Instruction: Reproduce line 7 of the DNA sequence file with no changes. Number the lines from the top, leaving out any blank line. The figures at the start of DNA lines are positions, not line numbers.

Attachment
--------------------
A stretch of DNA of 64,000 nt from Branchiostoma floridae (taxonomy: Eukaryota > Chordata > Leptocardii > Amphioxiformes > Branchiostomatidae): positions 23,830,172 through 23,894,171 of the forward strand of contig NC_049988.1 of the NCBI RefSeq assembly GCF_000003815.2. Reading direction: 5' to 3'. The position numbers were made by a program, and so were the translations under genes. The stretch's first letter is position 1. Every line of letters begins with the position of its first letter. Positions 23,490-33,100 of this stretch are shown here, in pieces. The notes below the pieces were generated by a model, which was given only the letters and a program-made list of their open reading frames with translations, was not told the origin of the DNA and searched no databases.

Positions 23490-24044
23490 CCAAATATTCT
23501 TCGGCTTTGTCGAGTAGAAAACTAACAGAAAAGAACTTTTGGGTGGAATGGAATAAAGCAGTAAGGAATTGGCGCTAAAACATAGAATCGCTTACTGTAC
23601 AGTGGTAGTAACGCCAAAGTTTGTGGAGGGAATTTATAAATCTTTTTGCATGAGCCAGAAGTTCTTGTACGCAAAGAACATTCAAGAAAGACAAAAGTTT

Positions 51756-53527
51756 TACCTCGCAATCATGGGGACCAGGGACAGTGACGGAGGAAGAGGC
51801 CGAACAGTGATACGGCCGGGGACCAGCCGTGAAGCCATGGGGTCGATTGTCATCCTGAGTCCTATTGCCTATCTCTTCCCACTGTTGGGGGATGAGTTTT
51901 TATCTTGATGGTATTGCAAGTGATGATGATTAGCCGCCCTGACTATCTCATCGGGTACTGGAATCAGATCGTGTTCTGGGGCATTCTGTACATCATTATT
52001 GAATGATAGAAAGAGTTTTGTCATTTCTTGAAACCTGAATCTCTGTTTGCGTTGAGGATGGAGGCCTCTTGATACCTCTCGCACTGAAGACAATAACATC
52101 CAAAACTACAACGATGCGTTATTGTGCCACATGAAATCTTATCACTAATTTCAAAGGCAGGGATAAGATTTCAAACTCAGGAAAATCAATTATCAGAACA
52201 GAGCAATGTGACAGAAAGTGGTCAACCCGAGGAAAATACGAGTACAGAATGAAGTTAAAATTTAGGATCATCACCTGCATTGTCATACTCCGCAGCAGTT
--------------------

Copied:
51756 TACCTCGCAATCATGGGGACCAGGGACAGTGACGGAGGAAGAGGC